Nash won't return as Trail Blazers' general manager

PORTLAND, Ore. -- With the NBA draft looming and uncertainty
surrounding the franchise's ownership, the Portland Trail Blazers
decided not to extend general manager John Nash's contract.

President Steve Patterson will take on Nash's duties while the
Blazers search for a GM. Kevin Pritchard, director of player
personnel, will handle the June 28 draft.

The Blazers had the NBA's worst record last season, 21-61. They
have the fourth pick in the draft.

The team extended Pritchard's contract for next season,
Patterson said Wednesday in a brief news conference at the Blazers'
Tualatin practice facility. Pritchard is a candidate for general

"Although we shared some successes as an organization, I wish
we could have made more rapid progress on the court," Nash said in
a statement released by the team. "I am very proud of the young
men that have joined the team in recent years and, under the
guidance of the outstanding coaching staff that is in place,
progress will be made in subsequent seasons."

The team announced the Nash decision late Tuesday. His contract
was to expire June 30.

Patterson said that despite the impending draft and owner Paul
Allen's announcement that he could sell the team, there was no
sense in "delaying artificially" a decision on Nash.

"As John said in his statement, we wished we had made more
progress on the floor and done it in quicker fashion," Patterson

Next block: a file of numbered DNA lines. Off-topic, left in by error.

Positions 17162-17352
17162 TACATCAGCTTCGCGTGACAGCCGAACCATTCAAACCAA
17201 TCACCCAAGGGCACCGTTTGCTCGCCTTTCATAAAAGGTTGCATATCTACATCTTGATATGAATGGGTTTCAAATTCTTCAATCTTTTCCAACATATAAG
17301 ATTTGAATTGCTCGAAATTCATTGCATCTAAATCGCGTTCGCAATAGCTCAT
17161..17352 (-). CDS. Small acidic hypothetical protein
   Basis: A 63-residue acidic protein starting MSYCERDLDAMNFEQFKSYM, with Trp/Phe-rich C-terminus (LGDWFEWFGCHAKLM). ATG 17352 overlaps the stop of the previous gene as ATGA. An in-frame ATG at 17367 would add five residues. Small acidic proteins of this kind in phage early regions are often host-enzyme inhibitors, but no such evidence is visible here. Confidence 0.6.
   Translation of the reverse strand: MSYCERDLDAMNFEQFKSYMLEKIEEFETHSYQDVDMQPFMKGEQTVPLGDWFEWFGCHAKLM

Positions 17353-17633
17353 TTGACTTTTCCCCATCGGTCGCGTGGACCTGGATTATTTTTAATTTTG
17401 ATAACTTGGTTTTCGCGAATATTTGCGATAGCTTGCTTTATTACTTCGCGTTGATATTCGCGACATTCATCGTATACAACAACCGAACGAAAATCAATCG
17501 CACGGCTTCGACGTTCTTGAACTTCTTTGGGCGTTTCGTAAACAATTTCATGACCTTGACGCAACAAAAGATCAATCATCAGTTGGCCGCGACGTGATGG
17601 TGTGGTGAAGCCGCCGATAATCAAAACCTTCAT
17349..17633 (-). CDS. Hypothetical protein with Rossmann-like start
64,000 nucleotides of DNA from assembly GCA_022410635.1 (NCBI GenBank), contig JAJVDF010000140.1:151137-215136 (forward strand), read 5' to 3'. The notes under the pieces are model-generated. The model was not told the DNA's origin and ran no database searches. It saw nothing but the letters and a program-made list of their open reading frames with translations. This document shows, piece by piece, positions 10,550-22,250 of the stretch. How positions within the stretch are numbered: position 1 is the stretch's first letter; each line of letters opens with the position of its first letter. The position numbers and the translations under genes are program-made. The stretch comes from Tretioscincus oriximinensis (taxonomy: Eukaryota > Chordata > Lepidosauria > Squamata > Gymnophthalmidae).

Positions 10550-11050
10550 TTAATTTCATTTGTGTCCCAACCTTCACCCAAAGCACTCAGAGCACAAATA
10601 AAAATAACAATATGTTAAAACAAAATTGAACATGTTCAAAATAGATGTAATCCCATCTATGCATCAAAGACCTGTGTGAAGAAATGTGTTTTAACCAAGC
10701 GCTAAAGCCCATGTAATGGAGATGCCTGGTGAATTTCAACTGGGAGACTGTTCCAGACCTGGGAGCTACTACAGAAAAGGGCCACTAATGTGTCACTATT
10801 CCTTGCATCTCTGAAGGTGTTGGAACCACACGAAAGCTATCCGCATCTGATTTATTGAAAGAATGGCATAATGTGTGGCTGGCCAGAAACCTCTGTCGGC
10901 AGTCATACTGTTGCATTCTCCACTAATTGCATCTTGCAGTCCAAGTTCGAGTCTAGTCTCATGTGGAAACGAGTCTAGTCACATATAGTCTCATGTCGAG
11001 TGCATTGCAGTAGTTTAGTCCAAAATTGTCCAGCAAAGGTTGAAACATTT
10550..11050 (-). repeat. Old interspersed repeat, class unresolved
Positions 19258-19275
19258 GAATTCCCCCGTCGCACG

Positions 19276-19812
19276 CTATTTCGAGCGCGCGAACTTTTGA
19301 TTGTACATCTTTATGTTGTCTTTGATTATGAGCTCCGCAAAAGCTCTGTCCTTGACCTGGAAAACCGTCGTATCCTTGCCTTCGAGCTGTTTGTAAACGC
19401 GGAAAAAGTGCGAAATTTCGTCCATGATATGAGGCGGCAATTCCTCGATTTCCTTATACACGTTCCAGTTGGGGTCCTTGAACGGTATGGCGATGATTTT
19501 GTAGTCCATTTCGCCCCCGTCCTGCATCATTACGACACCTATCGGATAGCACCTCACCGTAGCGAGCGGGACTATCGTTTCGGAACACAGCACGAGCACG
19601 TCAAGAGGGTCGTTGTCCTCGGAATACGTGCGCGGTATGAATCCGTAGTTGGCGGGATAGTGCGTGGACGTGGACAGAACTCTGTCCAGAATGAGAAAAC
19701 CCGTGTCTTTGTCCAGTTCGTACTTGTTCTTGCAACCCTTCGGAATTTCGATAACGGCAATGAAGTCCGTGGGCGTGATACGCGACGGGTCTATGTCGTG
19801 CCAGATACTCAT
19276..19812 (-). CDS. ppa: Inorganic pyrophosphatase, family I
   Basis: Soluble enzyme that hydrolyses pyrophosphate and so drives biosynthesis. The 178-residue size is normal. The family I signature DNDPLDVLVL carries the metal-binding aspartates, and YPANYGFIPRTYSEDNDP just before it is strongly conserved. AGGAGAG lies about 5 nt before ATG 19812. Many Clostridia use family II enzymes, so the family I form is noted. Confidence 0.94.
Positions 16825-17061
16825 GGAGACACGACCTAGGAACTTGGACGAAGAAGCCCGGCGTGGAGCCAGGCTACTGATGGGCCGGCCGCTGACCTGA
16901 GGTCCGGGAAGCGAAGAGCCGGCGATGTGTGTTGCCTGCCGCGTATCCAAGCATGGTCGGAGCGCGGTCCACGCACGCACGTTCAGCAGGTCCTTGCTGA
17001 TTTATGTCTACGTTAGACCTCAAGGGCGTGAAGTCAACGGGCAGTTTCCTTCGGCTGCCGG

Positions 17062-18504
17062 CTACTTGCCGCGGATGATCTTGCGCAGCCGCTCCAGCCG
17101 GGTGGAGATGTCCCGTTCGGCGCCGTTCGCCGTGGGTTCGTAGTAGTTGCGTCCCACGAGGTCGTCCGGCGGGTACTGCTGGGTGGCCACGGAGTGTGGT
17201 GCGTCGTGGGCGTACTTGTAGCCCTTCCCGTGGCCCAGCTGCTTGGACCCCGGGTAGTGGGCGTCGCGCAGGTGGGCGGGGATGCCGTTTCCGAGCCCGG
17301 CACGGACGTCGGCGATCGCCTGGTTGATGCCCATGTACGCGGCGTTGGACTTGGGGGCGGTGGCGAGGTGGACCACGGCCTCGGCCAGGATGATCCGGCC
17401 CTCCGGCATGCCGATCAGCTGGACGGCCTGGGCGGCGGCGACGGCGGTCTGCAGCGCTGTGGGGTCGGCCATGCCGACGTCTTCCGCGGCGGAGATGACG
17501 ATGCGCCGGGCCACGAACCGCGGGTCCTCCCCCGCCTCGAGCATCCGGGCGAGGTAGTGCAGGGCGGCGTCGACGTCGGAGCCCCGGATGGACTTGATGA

But Patterson refused to label Nash as the scapegoat for the
team's performance. The Blazers lost 19 of their last 20 games.

"I think we all accept responsibility for a ballclub that won
only 21 games last year," he said.

Patterson set no timeline for naming Nash's successor and said
he didn't expect it before the draft.

Nash, a former GM with New Jersey, Philadelphia and Washington,
joined the Trail Blazers three years ago. At the time, Nash said he
planned to continue Portland's winning tradition while reducing its
high payroll and signing players who wouldn't run afoul of the law.

"I didn't come here to lose basketball games, trust me when I
tell you," Nash said at his introductory news conference in July

But the Trail Blazers finished 41-41 in Nash's first season,
snapping a streak of 21 consecutive playoff appearances. In
2004-05, the Trail Blazers had their first losing season since
1988-89. The fall to the bottom of the NBA was completed this

Nash initially was credited with getting rid of the players seen
as troublesome for the Blazers, including Rasheed Wallace and Bonzi

But he was criticized for using high draft picks on high school
players Sebastian Telfair and Martell Webster and for signing
forwards Darius Miles and Zach Randolph to expensive, long-term

Adding to the team's woes was Allen's assertion in February that
the team was a financial disaster in need of public assistance. The
Microsoft co-founder had given up ownership of the Rose Garden
arena in 2004, meaning the team no longer generated revenue from
sources such as luxury suites.

City and state officials have scoffed at helping out. Allen
could sell the team or put it into bankruptcy, although at least
two parties say they are interested in buying it.

Patterson said he did not think the ownership situation would
deter GM candidates.

"I think ultimately it's an attractive market, it's a great
town, and I think we're going to have success here," Patterson